The role that art, architecture and design play in land reclamation and urban ecology is topic of an upcoming panel at Parsons the New School for Design in N.Y.C. The panel, set for April 10, 2009, will discuss transdisciplinary fieldwork in art, landscape architecture and industrial reclamation, focusing on the field methods of Land Arts of the American West at Texas Tech and the Incubo Atacama Lab in Chile. Land Arts, directed by Chris Taylor, is a field program that investigates the intersection of geomorphology and human construction beginning with the land and extending through the complex social and ecological processes that produce contemporary landscapes. The Incubo Atacama Lab project began when the curatorial exchange organization Incubo invited Taylor to bring the working methods of Land Arts to Chile. Taylor will participate along with Incubo artists and more.

via APInews: Panel: Art + Land Reclamation, Urban Ecology .

Report from CAA 2009, Los Angeles

This was my fourth College Art Association conference over a ten year period. My first being in Los Angeles in 1999. Not only did I attend that year because I lived in LA at the time, I was also interested to attend a studio session entitled Off the Mainstream, Into The Mainstream. The session included three chairs and nine artists presenting the state of environmental art from the 1990s, including mostly artists from California. This was the panel that set me on course to participate in an ecoart dialogue listerve online for the last ten years.

Ten years later, CAA 2009, was once again in LA, although this time there were several panels that crossed over into the realm of science or ecology including:
Proof: Art Illuminating Science with artists Lillian Ball and Aviva Rahmani; Green Foundations: Curricular and Environmental Sustainability with Linda Weintraub; Place Markers: Artists, Technology, and Landscape; The Ecological Imagination: From Land Art to BioArt; and Land Use in Contemporary Art, Part I & II.

Since I lived in Los Angeles for more than twenty years, I decided this CAA to propose a paper for the Land Art panel to present examples of artists working outdoors in Southern California from 1999-2008. I focused on work that was least invasive and noted a progression of a land ethic by artists who were in the following exhibitions: Malibu Art Ranch 1997; SaFARi at the Old LA Zoo 1998; Escondido Phoenix 1999; Newtown Trail Markers 2001; Earthworks NOW Biennial 2003/5; HDTS 2001-2008; and MOISTURE 2001-2008. Other panelists included Kimberly Paice from University of Cincinnati who gave a talk “On Wheat” that mostly focused on Agnes Denes’ Wheatfield: A Confrontation. She also presented Dennis Oppenheim’s’ field work “Cancelled Crop” and “Directed Seeding” both from 1969. Chris Taylor, co-creator of Land Arts of the American West, a program operating from Texas and University of New Mexico, presented a visual diary of a caravan road trip he took with students to cultural sites and earth/land art sites in the desert Southwest over a two month period in one semester. They create ephemeral work on the land and return to the campus to create work for a gallery exhibition. Ann Wolfe with the Nevada Museum of Art gave a paper on Chris Drury and his Mushroom work they recently comissioned him to do. The Museum sponsored the Art+Environment conference in Reno last fall where Ann also gave a presentation. Her emphasis was that the Museum in Reno is the first of its kind to make Art+Environment its curatorial thematic. She also announced that the Director of the program, William Fox, has begun to create an archive of ephemera related to projects created in and near Nevada in the desert (Heizer/deMaria).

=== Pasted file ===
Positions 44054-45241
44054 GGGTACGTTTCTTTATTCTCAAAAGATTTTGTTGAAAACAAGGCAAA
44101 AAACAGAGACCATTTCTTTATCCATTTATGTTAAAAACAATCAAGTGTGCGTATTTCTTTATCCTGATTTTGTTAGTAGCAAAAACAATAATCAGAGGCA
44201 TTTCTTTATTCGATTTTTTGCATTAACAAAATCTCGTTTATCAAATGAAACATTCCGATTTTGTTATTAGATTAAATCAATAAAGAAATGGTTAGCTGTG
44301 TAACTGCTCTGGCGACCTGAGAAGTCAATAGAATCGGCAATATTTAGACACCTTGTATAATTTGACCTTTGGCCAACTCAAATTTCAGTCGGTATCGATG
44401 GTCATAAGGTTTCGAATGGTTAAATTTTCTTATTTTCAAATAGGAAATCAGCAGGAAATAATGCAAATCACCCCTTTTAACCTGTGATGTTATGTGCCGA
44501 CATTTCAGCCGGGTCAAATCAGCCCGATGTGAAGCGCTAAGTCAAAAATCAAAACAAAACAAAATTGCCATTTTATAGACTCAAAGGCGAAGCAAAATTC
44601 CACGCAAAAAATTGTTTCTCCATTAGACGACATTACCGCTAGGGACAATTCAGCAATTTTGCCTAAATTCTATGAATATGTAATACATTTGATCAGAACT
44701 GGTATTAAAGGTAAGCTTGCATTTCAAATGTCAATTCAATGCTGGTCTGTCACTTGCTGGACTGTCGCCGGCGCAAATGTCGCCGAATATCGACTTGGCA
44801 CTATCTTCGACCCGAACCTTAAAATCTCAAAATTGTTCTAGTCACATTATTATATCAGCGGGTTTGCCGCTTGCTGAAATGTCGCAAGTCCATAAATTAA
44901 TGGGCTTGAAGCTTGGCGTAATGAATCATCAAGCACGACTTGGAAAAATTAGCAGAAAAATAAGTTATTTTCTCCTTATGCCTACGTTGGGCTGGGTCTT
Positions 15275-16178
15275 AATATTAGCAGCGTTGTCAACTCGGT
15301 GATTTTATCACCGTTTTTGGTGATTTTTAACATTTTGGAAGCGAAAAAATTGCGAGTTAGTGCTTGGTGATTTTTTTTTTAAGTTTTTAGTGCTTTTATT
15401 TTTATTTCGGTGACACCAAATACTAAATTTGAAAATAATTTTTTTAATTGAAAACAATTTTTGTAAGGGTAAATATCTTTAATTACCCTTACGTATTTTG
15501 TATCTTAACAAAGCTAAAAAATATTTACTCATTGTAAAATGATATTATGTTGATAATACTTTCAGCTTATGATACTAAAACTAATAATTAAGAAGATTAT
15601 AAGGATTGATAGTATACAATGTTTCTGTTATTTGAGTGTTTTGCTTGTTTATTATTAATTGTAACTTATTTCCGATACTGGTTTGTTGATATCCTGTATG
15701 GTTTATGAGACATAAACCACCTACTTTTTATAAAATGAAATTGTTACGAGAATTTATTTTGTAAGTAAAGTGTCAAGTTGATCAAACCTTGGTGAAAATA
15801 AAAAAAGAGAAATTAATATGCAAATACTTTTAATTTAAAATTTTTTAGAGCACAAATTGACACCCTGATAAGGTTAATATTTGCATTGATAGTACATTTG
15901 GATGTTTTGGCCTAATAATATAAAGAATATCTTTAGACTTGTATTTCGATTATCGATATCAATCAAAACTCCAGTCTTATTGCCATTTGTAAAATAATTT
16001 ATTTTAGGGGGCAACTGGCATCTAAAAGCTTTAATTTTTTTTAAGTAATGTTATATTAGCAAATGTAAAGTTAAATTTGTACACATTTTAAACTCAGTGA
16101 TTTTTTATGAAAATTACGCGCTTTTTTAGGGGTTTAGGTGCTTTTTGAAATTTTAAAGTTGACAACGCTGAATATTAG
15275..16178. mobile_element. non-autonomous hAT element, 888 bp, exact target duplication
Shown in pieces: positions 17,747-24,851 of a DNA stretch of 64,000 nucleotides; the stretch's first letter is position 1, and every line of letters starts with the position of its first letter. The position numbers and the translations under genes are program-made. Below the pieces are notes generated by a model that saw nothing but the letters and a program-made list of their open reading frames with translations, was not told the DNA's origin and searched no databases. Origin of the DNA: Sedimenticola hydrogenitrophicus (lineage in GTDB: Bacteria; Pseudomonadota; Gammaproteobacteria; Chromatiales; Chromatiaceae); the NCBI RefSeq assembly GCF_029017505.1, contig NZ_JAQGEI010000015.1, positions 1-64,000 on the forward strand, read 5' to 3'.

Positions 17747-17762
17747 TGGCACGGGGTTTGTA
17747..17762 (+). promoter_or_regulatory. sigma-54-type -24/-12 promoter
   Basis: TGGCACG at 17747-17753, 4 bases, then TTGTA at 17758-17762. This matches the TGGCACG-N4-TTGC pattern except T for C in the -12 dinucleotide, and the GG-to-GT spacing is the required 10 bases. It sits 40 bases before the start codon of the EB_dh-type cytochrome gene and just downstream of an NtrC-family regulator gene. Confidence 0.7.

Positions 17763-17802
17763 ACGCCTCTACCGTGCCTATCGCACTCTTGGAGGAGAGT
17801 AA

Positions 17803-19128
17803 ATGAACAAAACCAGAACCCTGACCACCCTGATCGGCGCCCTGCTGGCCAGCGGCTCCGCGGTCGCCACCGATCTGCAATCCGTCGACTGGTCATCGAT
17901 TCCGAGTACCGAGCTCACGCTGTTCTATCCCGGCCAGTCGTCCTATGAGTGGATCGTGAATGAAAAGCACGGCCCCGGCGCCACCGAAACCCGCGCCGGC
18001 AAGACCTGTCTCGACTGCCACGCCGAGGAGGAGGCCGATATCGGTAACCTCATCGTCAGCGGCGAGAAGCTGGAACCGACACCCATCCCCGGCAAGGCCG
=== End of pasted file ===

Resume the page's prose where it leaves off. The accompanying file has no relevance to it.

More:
Land Art is a term that mostly refers to a movement from the 1970s, large-scale or monumental earth art, meant to be seen from far away. You often hear this term from Europe, particularly from the UK, to describe earth art, smaller works in the landscape, even ephemeral. However, after this panel, I believe there was some consensus that Land Art is a historical term referring to work created in the desert Southwest and does not define the type of work being done today. Panel Chair Kirsten Swenson referred to this new work as a Land-based Art Practice. And, from there, the medium is the message. As we know, there is still plop art happening (even at High Desert Test Sites). And, much of the art that is created outdoors is simply using nature as a gallery or cheap studio space. The real trick is to work with the land but not impact it, thus the title of my talk
Land Ethics:Post Land Art. Some better examples of this would include audio tour projects like Invisible 5 & Jack Rabbit Homestead by Kim Stringfellow, or more urban/rural dialogic/relational mapping/tour projects like Fallen Fruit or LA Urban Rangers.

Or, how about Bruce Nauman’s proposal for a sky writing in 1969 entitled “Leave the Land Alone.” This is a work I only found out about in the inaugural issue of Mammut magazine (Fall 2008), in an article with the same title written by Andrew Bernardini. He stated that this was Nauman’s response written in a letter to a gallery who invited him to participate in an earth art exhibition. The work was never realized and the letter has not been found. This sounds like a perfect project for the Center for Land Use (CLUI) to execute with Nauman, in the clear blue skies of Nevada?

 

Go to EcoArtSpace